Rudolf Arnheim (1904-2007) was a writer, educator, art historian and psychologist who was born in Germany and immigrated to the United States where he primarily worked in New York and Massachusetts.
Rudolf Arnheim was born in Berlin, Germany on July 15, 1904. He received his doctorate in psychology from the University of Berlin in 1928. Arnheim worked as a film critic and editor for several magazines and journals after graduation. During this time, he gathered information which would be compiled in his book Film as Art (1932). When the Nazis came into power in 1933, Arnheim moved to Rome where he worked at the Institute for the Educational Film for six years, then moved to London in 1939 and worked as a translator for the British Broadcasting Company.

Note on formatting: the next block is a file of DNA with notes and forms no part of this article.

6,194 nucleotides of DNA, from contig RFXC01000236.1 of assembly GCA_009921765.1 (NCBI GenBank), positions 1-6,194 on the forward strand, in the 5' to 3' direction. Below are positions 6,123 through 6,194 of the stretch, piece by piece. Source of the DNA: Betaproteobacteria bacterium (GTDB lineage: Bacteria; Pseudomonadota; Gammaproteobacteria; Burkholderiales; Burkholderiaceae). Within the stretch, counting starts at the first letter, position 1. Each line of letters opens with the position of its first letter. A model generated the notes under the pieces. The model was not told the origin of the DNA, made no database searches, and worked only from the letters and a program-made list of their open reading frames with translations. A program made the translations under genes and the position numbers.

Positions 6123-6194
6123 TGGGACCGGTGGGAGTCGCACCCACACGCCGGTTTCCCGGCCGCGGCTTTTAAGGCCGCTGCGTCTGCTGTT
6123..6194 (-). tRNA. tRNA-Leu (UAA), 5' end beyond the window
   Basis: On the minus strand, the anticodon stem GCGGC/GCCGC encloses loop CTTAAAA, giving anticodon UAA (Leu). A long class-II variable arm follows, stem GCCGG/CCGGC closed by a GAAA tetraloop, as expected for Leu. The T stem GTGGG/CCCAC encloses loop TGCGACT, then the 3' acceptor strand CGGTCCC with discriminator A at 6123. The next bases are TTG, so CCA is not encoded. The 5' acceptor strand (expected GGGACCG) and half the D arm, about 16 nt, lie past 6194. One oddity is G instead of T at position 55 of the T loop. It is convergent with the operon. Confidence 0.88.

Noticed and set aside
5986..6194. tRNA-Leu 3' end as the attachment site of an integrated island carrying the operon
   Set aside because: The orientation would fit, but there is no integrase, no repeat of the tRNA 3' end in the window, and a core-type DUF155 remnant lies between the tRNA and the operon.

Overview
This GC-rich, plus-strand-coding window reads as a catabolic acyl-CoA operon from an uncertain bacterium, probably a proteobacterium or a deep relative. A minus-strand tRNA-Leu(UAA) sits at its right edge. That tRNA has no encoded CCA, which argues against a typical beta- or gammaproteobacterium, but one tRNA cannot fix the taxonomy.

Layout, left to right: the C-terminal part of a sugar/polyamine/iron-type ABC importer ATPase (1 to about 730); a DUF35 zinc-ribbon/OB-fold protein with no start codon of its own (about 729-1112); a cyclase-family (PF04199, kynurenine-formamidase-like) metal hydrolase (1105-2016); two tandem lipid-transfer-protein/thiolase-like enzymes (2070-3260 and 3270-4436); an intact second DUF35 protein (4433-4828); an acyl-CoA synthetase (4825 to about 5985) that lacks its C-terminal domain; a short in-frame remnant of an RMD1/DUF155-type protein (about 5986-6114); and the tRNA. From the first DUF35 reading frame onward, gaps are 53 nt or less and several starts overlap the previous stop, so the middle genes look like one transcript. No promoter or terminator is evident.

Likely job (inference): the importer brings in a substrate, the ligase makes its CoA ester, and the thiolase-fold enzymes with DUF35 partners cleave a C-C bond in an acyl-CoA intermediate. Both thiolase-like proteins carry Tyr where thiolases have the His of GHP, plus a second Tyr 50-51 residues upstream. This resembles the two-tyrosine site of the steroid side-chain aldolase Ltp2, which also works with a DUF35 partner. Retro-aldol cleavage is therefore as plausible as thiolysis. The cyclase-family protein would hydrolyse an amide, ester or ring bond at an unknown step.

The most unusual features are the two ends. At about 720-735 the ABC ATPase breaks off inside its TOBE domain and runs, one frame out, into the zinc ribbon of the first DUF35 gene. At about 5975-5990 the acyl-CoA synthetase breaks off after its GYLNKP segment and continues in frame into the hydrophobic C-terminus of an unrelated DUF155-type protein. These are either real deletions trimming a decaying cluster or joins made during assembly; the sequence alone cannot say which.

Arnheim immigrated to the United States in 1940. In 1943, he became a psychology professor at Sarah Lawrence College where he continued to teach until 1968. He also taught at the New School for Social Research during this time. From 1959 to 1960, he was a Fulbright lecturer at Ochanomizu University in Tokyo, Japan. After Sarah Lawrence College, Arnheim became a Professor of Psychology of Art at Harvard University, where he stayed until 1974 when he moved to Ann Arbor, Michigan with his wife Mary. He was a visiting professor at the University of Michigan from 1974 to roughly 1984.
Among his many publications are Art and Visual Perception, Toward a Psychology of Art, Visual Thinking, Entropy and Art, Picasso's Guernica, and The Power of Center. Arnheim died in Ann Arbor in 2007.